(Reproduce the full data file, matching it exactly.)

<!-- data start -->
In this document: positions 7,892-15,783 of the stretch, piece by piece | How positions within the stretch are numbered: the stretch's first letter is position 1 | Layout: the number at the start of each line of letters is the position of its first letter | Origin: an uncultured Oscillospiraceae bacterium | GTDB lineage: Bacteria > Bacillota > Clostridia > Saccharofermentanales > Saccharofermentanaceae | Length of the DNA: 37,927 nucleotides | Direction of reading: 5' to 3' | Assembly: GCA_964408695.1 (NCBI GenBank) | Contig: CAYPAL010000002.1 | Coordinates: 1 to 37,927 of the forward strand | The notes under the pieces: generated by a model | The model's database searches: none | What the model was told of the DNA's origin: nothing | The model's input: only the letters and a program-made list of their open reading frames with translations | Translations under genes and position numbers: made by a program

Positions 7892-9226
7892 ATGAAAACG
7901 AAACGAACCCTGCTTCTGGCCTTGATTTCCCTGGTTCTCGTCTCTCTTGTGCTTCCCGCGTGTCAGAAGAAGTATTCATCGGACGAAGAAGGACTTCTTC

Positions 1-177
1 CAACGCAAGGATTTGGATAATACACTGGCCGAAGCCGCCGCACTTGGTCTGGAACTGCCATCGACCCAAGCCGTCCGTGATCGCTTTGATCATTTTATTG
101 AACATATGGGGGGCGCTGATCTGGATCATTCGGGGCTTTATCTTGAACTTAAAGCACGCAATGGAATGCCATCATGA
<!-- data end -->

In this document: positions 7,892-15,783 of the stretch, piece by piece | How positions within the stretch are numbered: the stretch's first letter is position 1 | Layout: the number at the start of each line of letters is the position of its first letter | Origin: an uncultured Oscillospiraceae bacterium | GTDB lineage: Bacteria > Bacillota > Clostridia > Saccharofermentanales > Saccharofermentanaceae | Length of the DNA: 37,927 nucleotides | Direction of reading: 5' to 3' | Assembly: GCA_964408695.1 (NCBI GenBank) | Contig: CAYPAL010000002.1 | Coordinates: 1 to 37,927 of the forward strand | The notes under the pieces: generated by a model | The model's database searches: none | What the model was told of the DNA's origin: nothing | The model's input: only the letters and a program-made list of their open reading frames with translations | Translations under genes and position numbers: made by a program

Positions 7892-9226
7892 ATGAAAACG
7901 AAACGAACCCTGCTTCTGGCCTTGATTTCCCTGGTTCTCGTCTCTCTTGTGCTTCCCGCGTGTCAGAAGAAGTATTCATCGGACGAAGAAGGACTTCTTC

Positions 1-177
1 CAACGCAAGGATTTGGATAATACACTGGCCGAAGCCGCCGCACTTGGTCTGGAACTGCCATCGACCCAAGCCGTCCGTGATCGCTTTGATCATTTTATTG
101 AACATATGGGGGGCGCTGATCTGGATCATTCGGGGCTTTATCTTGAACTTAAAGCACGCAATGGAATGCCATCATGA